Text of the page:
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Tech for Older Consumers: The Voice of the Future is Calling Today

Janet Kornblum March 21, 2018

Voice-controlled devices are gaining popularity with older adults, including many who have been put off by the complexity of earlier digital innovations.

There may be no real “Amazon Echo Silver,” as shown in a Saturday Night Live spoof of Amazon’s voice assistant.

But no joke: Alexa could be the wave of the future for older consumers.

“Voice First” technology, as Laurie Orlov, an authority on technology for seniors, calls it, “is a breakthrough” for people who have physical limitations such as low vision or problems with mobility. (See more from Orlov below.)

Controlling devices with voices rather than hands offers major possibilities for seniors to participate more fully in the tech revolution that until now has left many of them behind, particularly in the oldest age groups.

Technology doesn’t just have to be useful; it also has to work for people who came of age when machines ran on gears and hardware that you could see, feel and touch. While a child raised reading books on tablets and playing on mom’s smartphone feels at home in a digital world, older people never introduced to machines run on chips and code often lack the necessary skills.

Not everyone can use a mouse, but just about everyone can state a command.

And that’s the point.

Devices like Amazon’s Alexa, Google’s Assistant and Apple’s HomePod, are inexpensive, intuitive and easy to use, Orlov, who is the founder of Aging in Place Technology Watch, says in a recent report, “The Future of Voice First Technology and Older Adults.” (Scroll down for more on the report.)

The assistants are so promising that she calls them the “third era of technology,” with cellphones being the first and the Internet the second.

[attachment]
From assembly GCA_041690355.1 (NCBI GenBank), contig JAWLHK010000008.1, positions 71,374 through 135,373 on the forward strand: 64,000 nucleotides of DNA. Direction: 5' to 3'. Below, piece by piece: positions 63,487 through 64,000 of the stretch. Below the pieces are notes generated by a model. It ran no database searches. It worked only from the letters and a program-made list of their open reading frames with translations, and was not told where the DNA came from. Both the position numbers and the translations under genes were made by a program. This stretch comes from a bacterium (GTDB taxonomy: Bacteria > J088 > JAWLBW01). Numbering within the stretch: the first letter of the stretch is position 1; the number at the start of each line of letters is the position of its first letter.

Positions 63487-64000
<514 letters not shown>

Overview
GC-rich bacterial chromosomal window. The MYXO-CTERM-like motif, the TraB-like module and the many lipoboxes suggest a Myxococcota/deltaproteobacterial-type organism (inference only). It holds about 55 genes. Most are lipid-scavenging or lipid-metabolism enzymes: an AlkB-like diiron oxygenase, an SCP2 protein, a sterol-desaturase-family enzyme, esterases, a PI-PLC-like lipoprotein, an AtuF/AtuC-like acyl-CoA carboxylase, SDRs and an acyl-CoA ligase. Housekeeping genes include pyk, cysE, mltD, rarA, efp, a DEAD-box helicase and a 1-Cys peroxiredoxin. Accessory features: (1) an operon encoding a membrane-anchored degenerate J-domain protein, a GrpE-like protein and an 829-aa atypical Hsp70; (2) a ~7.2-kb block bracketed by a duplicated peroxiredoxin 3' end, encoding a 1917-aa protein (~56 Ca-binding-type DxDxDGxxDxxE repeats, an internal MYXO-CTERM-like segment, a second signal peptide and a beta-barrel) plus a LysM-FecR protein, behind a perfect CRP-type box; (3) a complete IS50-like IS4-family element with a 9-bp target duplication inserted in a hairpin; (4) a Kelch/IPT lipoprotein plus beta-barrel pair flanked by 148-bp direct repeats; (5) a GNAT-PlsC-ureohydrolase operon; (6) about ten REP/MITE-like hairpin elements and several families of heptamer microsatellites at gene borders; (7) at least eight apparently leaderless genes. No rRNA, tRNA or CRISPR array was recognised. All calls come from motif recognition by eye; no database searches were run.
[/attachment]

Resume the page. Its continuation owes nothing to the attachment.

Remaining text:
Older adults who have remained aloof to new technologies may find voice assistants easier to use than devices such as personal computers and laptops, experts say. You can find clear evidence for this at the Carlsbad by the Sea Retirement Community near San Diego, where some 80 residents are using Alexa in a pilot project.

“I’m just devoted to it,” says Corinne Sawyer, 94, a novelist and retired English professor, who uses voice commands to check the time, weather and news, keep her appointment calendar and set her thermostat. “I find it charming, interesting and useful.” She says Alexa now reads the Bible daily to a 100-year-old friend who has been contending with declines in her hearing and vision.

Voice assistants may still pose challenges for some. For instance, devices need to be connected to WiFi. And they do require some set up. Multi-unit senior housing may sometimes pose technical complications, such as if a resident wishes to integrate a device with a larger system.

But judging by the early adapters, voice is already enhancing quality of life for many who until now have assumed technology was mainly for their children and grandchildren.

Sawyer relies on Alexa to wake her up if she takes a snooze before a bridge game or while the laundry is running, and to communicate with her friends who also have devices. She finds it not only practical but an enjoyable addition to her daily life.

“I haven’t had this much fun since we were kids and strung a wire between two tin cans and played telephone.”

What makes Voice First special for older adults?

My blog has discussed the emergence of Voice First technology on multiple occasions. This marks the publication of a research effort and resulting report linked here called The Future of Voice First Technology and Older Adults 2018.

So what has inspired multiple organizations to begin their programs? They see that while Voice First technology is an early market with some [noted] limitations, it also represents, unlike prior technology generations, benefits for users.

—Laurie Orlov, Aging in Place Technology Watch

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Janet Kornblum

Janet Kornblum is a writer, media trainer and private investigator based in Northern California. She has written about technology and culture for years and is hopelessly addicted to gadgets.

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